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Shakespeare as wordsmith of feeling: a stylistic analysis of word formation in Hamlet, King Lear, and The Tempest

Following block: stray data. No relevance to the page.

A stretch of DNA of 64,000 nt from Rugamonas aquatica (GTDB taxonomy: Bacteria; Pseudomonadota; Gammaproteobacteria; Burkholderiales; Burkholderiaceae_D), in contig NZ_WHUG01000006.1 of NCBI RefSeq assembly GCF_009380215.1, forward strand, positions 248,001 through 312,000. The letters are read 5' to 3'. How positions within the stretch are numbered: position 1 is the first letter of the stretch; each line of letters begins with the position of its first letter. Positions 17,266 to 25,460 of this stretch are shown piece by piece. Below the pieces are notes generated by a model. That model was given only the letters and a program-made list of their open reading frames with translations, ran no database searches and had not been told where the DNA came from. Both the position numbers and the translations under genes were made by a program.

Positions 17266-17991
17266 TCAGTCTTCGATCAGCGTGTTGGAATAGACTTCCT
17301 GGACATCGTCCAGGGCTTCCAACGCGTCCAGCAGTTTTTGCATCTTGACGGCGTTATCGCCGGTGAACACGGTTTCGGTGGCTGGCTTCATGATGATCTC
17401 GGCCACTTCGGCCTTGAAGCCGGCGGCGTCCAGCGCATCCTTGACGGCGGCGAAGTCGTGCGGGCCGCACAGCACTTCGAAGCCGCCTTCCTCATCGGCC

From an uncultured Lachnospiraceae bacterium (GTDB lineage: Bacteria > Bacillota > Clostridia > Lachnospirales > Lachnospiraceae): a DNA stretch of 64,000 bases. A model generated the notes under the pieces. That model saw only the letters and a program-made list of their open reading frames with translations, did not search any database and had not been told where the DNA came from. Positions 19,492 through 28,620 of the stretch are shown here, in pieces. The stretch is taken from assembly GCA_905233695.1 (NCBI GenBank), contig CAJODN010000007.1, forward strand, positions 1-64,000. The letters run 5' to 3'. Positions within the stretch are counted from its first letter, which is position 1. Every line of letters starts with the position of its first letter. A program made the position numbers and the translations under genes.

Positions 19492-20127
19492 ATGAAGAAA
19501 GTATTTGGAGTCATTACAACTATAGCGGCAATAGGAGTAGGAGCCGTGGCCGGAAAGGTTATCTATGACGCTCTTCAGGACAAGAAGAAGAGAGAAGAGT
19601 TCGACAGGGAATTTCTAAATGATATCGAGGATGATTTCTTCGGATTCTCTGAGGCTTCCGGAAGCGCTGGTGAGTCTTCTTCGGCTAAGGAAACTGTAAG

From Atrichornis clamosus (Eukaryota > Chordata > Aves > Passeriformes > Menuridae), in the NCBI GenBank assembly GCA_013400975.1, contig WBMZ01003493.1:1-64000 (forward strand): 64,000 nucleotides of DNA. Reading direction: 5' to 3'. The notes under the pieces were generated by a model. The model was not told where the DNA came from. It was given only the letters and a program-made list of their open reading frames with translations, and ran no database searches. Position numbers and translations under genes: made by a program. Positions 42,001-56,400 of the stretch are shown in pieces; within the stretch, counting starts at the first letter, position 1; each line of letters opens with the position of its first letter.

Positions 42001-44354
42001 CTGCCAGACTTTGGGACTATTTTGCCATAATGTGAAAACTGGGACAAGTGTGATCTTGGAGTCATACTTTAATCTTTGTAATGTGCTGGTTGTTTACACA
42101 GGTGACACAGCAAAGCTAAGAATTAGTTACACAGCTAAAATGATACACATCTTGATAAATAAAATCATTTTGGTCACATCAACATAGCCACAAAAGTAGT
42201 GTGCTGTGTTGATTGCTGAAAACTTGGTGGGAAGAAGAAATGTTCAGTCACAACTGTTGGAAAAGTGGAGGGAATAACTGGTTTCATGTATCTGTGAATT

For the bulk of my project, I will be using the Oxford English Dictionary to single out words recorded for the first time in three plays (Hamlet, King Lear, and The Tempest). The tragedies, Hamlet and King Lear, were chosen for their high levels of emotional content. My theory is that plays with significant emotional content will feature a larger number of words that reflect the emotional content within the play. The Tempest was chosen as a control for this theory; as a late romance, the content of the play does not fit into either of the two designations of tragedy or comedy, and I believe the word choices will primarily remain between the two designations as well. I will use the Oxford English Dictionary’s definitions to understand the denotations of each of these created words. Additionally, I have looked at the context of these words in the plays themselves and I have noted how the connotation differs from the strict dictionary definition. The goal here is to understand what differences there are between these connotations and denotations and why, in several contexts, Shakespeare created a word only to have it changed by the context. By doing this, I hope to provide a better understanding of the works themselves by way of stylistics, a better understanding of word formation for William Shakespeare, and how the process of word formation affected the works as a whole.
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